jhog New Member

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    I used a box of Tubbs fire lapping cartriges in my Rem SPS 700 .308. All it did was smooth out the bore and it shot much better afterwards. Just sayin.
     
  11. diggsbakes

    diggsbakes New Member

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    I don't know if I "believe" in it. . ? But I DO know one thing. . . It can't hurt.

    The worst outcome is that you wasted some precious range time and your buddies laugh at you. :)
     
  12. russ

    russ New Member

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    From a machining standpoint, I can come up with a reason or two if I try. When the barrel is brand new, there will be some burrs and sharp edges left from the manufacturing process, even more so on a mass-produced barrel compared to a custom grade barrel. As you shoot, you wear off those burrs and sharp edges meaning you will foul the barrel less the smoother it gets. So, if you clean frequently during the first shots, you should keep from building up copper when the barrel is at its roughest.

    Like I said, if I try, I can make sense of it.

    FWIW, I did break in the barrel on my LR308. It sure can't hurt and lots of experienced shooters swear by it.

    All that being said, if the Colt has a chrome lined barrel, it's all out the window. There's no break in on a chrome lined or a nitrided barrel.
     
  13. Gloves

    Gloves New Member

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    Since i have a new barrel also this thread got me to thinking. So i asked Spike's Tactical about how to break in my new barrel.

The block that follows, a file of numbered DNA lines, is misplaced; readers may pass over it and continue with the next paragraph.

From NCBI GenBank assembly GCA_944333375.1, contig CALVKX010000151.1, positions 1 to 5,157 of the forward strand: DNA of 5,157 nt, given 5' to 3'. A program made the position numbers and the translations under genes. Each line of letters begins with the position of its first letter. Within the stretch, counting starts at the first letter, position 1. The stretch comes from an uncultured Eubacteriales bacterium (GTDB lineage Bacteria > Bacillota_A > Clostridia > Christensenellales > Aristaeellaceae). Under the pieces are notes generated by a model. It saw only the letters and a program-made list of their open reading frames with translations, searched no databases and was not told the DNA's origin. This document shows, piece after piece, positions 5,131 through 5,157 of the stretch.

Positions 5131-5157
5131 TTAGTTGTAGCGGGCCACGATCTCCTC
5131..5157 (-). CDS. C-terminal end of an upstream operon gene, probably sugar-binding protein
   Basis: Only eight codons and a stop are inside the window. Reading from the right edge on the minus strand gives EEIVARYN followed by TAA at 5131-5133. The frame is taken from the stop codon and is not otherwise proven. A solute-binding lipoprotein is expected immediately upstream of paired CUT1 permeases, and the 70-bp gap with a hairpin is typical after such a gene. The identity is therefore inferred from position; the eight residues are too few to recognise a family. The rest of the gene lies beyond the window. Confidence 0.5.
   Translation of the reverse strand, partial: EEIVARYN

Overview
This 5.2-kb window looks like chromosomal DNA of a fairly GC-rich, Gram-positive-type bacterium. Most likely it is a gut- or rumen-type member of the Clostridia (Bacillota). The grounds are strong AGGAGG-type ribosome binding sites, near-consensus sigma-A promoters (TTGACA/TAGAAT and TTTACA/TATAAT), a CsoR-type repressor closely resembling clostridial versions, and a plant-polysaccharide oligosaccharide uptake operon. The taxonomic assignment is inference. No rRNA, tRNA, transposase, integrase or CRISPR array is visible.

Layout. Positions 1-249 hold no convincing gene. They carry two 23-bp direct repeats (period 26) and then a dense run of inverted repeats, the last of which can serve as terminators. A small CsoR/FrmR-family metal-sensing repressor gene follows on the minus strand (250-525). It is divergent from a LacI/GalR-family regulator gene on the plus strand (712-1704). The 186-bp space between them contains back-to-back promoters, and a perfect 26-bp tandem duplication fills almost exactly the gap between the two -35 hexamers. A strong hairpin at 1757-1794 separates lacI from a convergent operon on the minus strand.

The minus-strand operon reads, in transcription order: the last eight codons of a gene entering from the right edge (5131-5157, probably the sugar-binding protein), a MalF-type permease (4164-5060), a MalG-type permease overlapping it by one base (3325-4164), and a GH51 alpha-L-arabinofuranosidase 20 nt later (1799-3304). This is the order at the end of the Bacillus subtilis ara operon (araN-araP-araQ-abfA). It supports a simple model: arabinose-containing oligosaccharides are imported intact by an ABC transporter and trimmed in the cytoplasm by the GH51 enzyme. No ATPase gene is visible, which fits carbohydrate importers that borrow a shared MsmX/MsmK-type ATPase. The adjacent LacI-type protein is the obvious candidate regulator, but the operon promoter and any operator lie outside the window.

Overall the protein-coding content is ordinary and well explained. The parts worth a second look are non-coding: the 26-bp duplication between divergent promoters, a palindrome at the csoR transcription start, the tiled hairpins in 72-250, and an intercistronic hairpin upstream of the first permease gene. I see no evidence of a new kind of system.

See question here

    Even though they suggest shoot all the ammo you got then clean it... I'm probably going to do a few cleanings while at the range.

    What's this about 'watching the crown' while cleaning?
     
  14. Quentin

    Quentin New Member

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    You need to be careful of the crown of a barrel when handling or cleaning. People who run the cleaning rod down the bore from the muzzle end run a greater risk of marring the crown which will adversely affect accuracy. Same thing if poor handling dings up the crown. Fortunately this is less likely if you have a flash hider/muzzle device.
     
  15. Troy Michalik

    Troy Michalik Is it Friday yet? Supporter

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    I read an article some years ago about target shooters that would polish their new barrels before ever firing a round through it.

    They would wrap a patch around a bronze brush and then apply either a lapping compound or rubbing compound to the patch.

    The idea, as russ said, was to get rid of the machining burrs.

    I’ve never done it myself, but it is one of those articles that I clipped and put in a folder somewhere for future reference.
     
  16. lonyaeger

    lonyaeger New Member

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    Who DOES that other than for a lever action or semi-auto?
     
  17. lonyaeger

    lonyaeger New Member

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    Well that's EXACTLY what I was thinking! Why take the chance?
     
  18. Squirrel_Slayer

    Squirrel_Slayer New Member

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    I hhave read the same thing somewhere, and since read that it's a bad idea. Too corrosive a lapping compound and you can dull the edges of the rifling, making it less effective and essentially causing the bullet to skid across the rifling instead of rotate with it. Not sure if any of this is true or not, but something to ponder.
     
  19. Troy Michalik

    Troy Michalik Is it Friday yet? Supporter

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    Someone with a pump 22, like me. :rolleyes:

    Well dangit. I guess I'll have to keep that in mind.
     
  20. lonyaeger

    lonyaeger New Member

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    Then we get back into that discussion about whether or not you ever have to do anything to a rimfire bore other than just run a boresnake through it. So why go at it with a brush from the muzzle end?